It was hard not to be overcome with emotion while watching the star-studded “We Are One” inauguration celebration from the Lincoln Memorial in Washington yesterday. No need to bear the harsh elements mind you, we all watched it in the comfort of our living rooms (thanks, HBO, for the free viewing). And it was a stirring spectacle from start to finish. Bruce Springsteen singing “The Rising”, accompanied by a legion of gospel singers, Garth Brooks doing a rousing medley of “American Pie”, “Shout” and “We Shall Be Free”, Usher and Shakira holding their own alongside Stevie Wonder for a spunky “Higher Ground”, etc. And it was hard not to tear up when Bono of U2 sang about “Early morning, April 4/The shots rang out/In the Memphis sky” during “Pride (In the Name of Love)” on the day before we celebrate what would have been the 80th birthday of Dr. Martin Luther King and two days before his ultimate legacy is finally sworn in as President of “this great land”, as Bono said. “This isn’t even my land”, he continued, but clearly he and his band members were honored, along with a host of others, to be able to take part in history and really live this momentous occasion.
The setting, visually, was obviously striking. Hundreds of thousands of people, braving the cold, and standing before one of this country’s most enduring symbols of democracy, and up there on the podium, in a chair, one of the most beloved Presidents we’ve ever had. A man who came from modest beginnings. A man who worked hard and persevered. A man who had a lot of enemies before he ascended to the Highest Office. A man who created the very same kind of “whistle-stop” train tour that brought another hard-working man close to the people last Saturday. And ultimately, Mr. Obama has always had a lot of Abraham Lincoln in his spirit. And the throngs of people, young and old, as diverse a crowd you will ever see, were clamoring to see him as almost an stunning achievement of what this country can produce.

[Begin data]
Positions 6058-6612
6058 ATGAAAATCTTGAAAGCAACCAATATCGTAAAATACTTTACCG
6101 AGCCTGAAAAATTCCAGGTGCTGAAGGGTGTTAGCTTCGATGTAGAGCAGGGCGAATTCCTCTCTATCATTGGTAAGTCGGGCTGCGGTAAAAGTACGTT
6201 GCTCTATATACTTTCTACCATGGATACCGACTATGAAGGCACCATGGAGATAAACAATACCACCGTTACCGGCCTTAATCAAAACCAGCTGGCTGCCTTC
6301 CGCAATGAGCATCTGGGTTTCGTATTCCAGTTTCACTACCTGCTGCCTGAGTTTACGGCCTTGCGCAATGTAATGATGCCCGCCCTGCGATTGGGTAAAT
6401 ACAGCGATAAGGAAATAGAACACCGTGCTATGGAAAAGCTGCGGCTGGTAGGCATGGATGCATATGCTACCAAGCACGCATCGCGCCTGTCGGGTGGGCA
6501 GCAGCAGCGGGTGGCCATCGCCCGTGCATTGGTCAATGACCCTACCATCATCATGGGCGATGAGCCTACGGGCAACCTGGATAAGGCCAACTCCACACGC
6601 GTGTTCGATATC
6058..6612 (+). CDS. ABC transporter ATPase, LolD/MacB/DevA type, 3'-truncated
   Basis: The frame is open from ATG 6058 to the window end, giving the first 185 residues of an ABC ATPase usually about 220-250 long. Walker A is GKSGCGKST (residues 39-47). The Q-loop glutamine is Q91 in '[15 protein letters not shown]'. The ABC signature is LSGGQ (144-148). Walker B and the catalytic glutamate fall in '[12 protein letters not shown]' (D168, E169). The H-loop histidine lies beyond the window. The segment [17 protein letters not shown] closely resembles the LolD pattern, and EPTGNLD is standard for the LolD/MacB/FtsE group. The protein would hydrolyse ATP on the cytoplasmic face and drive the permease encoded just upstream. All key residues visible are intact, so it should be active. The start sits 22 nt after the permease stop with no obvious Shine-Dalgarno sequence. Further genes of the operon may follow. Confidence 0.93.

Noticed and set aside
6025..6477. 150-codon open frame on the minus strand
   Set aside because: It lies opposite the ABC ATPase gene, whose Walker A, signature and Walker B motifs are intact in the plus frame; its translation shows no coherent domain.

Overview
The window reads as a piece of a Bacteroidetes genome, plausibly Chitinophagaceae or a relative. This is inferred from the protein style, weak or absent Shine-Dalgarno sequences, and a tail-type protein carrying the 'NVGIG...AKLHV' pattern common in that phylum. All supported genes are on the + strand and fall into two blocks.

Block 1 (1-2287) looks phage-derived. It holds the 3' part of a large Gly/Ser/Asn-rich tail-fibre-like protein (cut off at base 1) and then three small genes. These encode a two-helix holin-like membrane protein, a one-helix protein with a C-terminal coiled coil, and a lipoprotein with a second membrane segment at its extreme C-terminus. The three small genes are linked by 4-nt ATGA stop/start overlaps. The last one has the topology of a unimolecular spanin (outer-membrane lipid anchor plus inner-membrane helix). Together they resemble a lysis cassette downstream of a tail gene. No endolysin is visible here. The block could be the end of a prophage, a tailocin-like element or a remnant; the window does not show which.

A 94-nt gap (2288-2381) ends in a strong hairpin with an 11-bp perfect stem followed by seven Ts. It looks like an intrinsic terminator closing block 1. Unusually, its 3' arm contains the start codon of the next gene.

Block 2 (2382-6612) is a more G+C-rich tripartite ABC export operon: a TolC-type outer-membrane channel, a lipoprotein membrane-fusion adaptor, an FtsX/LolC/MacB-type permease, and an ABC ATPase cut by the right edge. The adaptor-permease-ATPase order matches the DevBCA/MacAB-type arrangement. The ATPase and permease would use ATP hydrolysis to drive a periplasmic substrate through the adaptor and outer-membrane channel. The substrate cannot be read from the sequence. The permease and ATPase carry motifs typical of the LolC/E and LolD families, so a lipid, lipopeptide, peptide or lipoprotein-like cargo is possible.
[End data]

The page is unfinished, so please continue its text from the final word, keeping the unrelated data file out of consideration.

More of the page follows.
And there he was. Appearing, finally, and amid an enormously enthusiastic crowd that had come for him. He appeared a little humbled, but also cool and collected, in what is probably his trademark personal style and one that we will all have to get used to perhaps. He thanked the crowd, and then reminded us of the profound challenges that we all face as a country, in the face of all of these celebrations. “Only a handful of generations”, he began, “have been asked to confront challenges as serious as the ones we face right now.” And he continued:
Millions of Americans are losing their jobs and their homes
They’re worried about how they’ll afford college for their kids or
pay the stack of bills on their kitchen tables. And most of all, they
are anxious and uncertain about their future, about whether this
generation of Americans will be able to pass on what’s best about
this country to our children and their children. I won’t pretend that
meeting any of these challenges will be easy. It will take more than a
month or a year, and it will likely take many. Along the way, there
will be setbacks and false starts and days that test our resolve as a
We are living one of the most trying economic times this country has ever experienced, and it will not just be Obama’s leadership, stimulus packages and bailout proposals that will carry us through. It will demand that all of us work together and find ways to contribute, make sacrifices and understand that our collective well-being is being tested here.